If the link between the device and the DFM server is slow, DFM could time out or mark the interface type as Generic. If the rediscovery process times out and DFM does not discover an interface, VHM also will not discover the interface.

VHM also registers with DFM to receive device list update events. If any device is added or deleted, or becomes unresponsive, DFM sends an event alarm to VHM. VHM can process the event by, for example, starting to manage new voice-enabled devices.

Note If a device appears as Undiscovered in DFM, it also appears as Undiscovered in VHM. If a device appears in a valid category (for example Host, Switch, or Router) in DFM but does not have a voice interface, it will be unsupported in VHM. If a device is uncertified in DFM, it will not appear anywhere in VHM.

Alarm logs

VHM generates voice faults and listens for element-level faults from DFM. If VHM receives an alarm for a device it manages, it uses the alarm in voice fault correlations. Alarms for devices that VHM does not manage are dropped.

For more information about VHM fault browsers, see "Monitoring Voice Network Health."

Device classification differences between VHM and DFM

VHM and DFM classify devices differently. For example, Cisco routers and Catalyst switches are managed by both VHM and DFM. However, DFM classifies Cisco routers as Router class, while VHM classifies routers as Voice Gateways.

Note VHM only manages Cisco routers and Catalyst switches that have IP telephony cards or ports. See the "Device Types that VHM Manages" section for more information.

Polling and threshold parameters between VHM and DFM

Threshold parameters for voice-enabled routers and switches must be set in DFM. However, threshold parameters for media servers must be set in VHM and are not shared with DFM.

Polling parameters are not shared between VHM and DFM. However, it is best to synchronize them to avoid inconsistent polling of devices. Therefore, it is recommended that you set polling intervals the same in both VHM and DFM.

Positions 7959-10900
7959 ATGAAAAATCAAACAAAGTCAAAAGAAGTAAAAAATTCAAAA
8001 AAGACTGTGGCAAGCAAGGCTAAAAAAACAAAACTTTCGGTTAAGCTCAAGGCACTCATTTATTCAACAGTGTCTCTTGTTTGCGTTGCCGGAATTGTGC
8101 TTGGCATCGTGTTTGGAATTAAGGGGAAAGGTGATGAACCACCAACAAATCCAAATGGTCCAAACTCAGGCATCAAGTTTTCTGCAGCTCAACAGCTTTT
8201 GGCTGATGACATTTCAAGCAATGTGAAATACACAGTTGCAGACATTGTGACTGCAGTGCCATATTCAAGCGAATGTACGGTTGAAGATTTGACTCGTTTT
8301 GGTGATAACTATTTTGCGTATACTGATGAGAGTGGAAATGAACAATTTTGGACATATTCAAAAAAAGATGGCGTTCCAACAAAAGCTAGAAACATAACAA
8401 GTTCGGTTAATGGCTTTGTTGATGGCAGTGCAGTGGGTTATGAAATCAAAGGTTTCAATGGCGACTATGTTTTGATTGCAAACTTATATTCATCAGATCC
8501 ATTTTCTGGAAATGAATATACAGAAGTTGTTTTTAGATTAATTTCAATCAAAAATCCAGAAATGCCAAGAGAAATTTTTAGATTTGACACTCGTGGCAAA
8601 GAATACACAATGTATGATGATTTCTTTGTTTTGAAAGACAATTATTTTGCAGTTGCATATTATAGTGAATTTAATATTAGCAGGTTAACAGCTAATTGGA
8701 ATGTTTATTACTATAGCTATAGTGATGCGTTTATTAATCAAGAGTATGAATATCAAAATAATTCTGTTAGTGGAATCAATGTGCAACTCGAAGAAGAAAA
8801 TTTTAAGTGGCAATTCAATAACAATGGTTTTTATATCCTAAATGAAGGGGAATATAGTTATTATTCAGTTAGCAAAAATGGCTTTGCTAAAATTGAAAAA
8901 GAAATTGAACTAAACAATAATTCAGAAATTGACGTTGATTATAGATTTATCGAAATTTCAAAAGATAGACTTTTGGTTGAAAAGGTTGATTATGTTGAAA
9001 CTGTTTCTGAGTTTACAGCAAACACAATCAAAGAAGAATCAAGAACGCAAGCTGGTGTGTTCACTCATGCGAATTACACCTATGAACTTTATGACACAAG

Figure 1-1 illustrates the architecture that VHM shares with DFM.

Figure 1-1 VHM Architecture

How VHM Integrates with Third-Party NMSs

VHM can be integrated with third-party vendors' NMSs such as HP OpenView Network Node Manager. VHM integrates with an NMS in two ways:

Although VHM receives traps only from DFM, DFM can receive traps from an NMS or directly from devices. As a result, the traps DFM forwards to VHM may have come from an NMS or from a device.

See Installing and Setting Up the Device Fault Manager on Solaris for the default port numbers used by DFM and NMS and for example configuration scenarios to help you understand how DFM and NMSs can work together.

VHM provides a trap notifier that allows you to:

Configure the port and IP address of the NMS that the trap notifier sends SNMP trap messages to.

Forward event notifications in the form of an SNMP trap to an NMS, when the NMS has been configured to listen on that port.

Device Types that VHM Manages

The voice-specific devices managed by VHM are categorized by voice device group. Table 1-2 lists the voice device groups and their descriptions.

Table 1-2 Voice Device Groups 

Group
Description

VC (voice cluster)